Welcome to America and the Auctions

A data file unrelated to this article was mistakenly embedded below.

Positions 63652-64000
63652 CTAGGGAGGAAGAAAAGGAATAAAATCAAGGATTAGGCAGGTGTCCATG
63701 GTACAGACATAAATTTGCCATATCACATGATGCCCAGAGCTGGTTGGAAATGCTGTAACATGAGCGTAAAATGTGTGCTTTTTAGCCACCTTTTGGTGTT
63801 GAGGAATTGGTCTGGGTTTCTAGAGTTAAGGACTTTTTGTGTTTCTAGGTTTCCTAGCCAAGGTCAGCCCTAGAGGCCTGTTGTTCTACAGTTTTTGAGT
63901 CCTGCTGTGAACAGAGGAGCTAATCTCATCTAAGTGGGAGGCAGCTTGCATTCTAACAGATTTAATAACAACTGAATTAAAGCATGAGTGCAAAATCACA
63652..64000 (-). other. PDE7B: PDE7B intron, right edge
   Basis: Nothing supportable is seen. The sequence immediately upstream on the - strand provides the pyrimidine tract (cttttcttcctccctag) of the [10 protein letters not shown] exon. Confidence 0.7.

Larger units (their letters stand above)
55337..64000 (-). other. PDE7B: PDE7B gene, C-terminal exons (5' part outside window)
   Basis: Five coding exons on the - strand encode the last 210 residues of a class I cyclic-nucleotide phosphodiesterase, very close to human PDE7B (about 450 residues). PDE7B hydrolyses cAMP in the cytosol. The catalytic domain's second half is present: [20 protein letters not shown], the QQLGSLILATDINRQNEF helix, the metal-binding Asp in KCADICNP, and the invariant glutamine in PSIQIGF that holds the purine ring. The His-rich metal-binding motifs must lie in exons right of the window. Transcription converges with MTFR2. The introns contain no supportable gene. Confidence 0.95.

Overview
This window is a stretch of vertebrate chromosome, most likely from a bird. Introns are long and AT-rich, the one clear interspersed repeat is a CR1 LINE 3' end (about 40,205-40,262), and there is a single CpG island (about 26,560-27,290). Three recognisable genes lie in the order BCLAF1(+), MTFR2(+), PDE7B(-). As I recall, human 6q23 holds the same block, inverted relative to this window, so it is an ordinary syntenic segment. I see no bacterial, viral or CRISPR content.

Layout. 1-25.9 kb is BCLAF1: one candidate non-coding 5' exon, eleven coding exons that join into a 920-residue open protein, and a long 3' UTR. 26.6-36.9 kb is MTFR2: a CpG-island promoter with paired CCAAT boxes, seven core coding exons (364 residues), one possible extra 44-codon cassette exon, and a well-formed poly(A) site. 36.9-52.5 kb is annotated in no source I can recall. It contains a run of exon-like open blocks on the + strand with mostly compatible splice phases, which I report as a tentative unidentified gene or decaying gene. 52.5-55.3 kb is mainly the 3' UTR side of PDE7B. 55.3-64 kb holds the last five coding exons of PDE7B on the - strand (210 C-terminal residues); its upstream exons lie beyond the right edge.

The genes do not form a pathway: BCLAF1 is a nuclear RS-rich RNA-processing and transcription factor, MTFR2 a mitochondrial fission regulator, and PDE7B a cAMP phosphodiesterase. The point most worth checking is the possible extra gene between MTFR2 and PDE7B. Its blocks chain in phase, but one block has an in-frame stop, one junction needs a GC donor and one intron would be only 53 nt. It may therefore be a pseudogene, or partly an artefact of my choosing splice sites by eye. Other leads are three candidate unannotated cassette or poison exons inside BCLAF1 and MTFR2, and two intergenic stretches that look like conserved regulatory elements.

We all have a bucket list, some want to go to Sturgis (waste of time) others to I.O.M the Isle of Man (Mecca), Daytona (Jury’s still out) Davenport (to view acres of ferrous oxide) or the Cannonball Run ( lots of money) mine was the auctions at South Point Casino in Las Vegas Nevada for two reasons one to see 1.000 bikes auctioned over three days at Mecum’s the other at the Rio Hotel & Casino where 345 bikes were auctioned by Bonhams in a day. Fellow association member Jon Munn from Classic Style met me with his mate Martyn Crisp who is a ex-pat Pom living in Ventura California, I arrived minus my wife because of a visa waiver foul-up and that was emotional for the both of us, meanwhile the auction at Mecums was were I was lodging so it was a mere 5 minutes walk past all the fools gambling on the slot machinery to see the presented motorcycles, and there was plenty everything from Honda mini bikes to $500,000 Henderson’s, works replica Tridents to 1912 Indian’s and when the auctions are going its like a cattle sale most bikes on the podium sold in under 2 minutes. The thing to remember is a sellers fee of 10-15% and a buyers fee of 15-20% so that combined with a 25% variation in the exchange rate can have a $30,000 bike costing you $45,000 plus by the time it’s here! People quickly forget this from overseas and soon realise its wasn’t a good deal after all, but there were bargains to be had a 1941 Indian 4 at $40,000 seemed cheap and an immaculate 1952 Blackhawk at $30,000 a 1972 Indian-Velo $12,000, 1948 Chief $26,000 seemed ok but remember you can’t hear them run and some Americans don’t ride just trailer to one concours to another. Bonham’s Auctions are the one’s I had a personal interest in as my Indian-Vincent was on the podium they start at 11-00am (compared to Mecum’s at 8-00 am) and things are more conservative for the British based firm Nick Smith was the man in charge and was good at his job and seemed unflustered when 300-400 people want him all at once and at about that time I realised most bike were selling 25% under there listed reserve price or more which meant the reserve price in the immense catalogue they had and you could read it as a direct Aussie exchange, the currency exchange boards were at Bonham’s and helped to see what the actual prices were unlike Mecum’s that had none. Bonhams are pedantic over details and history, providence etc Mecum’s aren’t  & the Americans like Mecum’s and it pulls huge crowds in an auditorium, Bonhams sell in a large darkened  room quite a contrast to Mecum’s in an arena ready for Madonna to sing. Anyway my Indian-Vincent topped out at below reserve with two serious bidders, and so it was passed in but negotiations are still in progress by Nick Smith so the “fat lady is not singing” just yet. Would I do this again, I think so but when the dollar was favorable our way would help and Jon Munn said in such times in the past he brought back 40-50 bikes at a time there is a odd bargain to be had still a tatty Vincent Rapide could have for about $50,000 landed here, the secret is selling your machine in the States as at the moment it can be great with the right machine and you don’t have to go yourself if you are thinking about doing this please contact me there is a Mecum’s Auction on June 1-3 this year at South Point Las Vegas and I’m tempted to go again or next year in January 2018 to Bonham’s . The picture above with the guy standing next to his Kiwi Indian is none other than Kiwi Indian Mike Thomas, went out to a meal with him and his charming wife Carolyn quite a pleasant night nice people. The other person that I must say is fantastic at his job is Warren Barnes from Schumacher Secure he was in charge of all the movements of the bikes all around the world and some also in USA, another great guy to do all the worrying for you about shipping you machine to a event anywhere in the world, a hearty thanks to both Nick and Warren for their commitments to me and many others.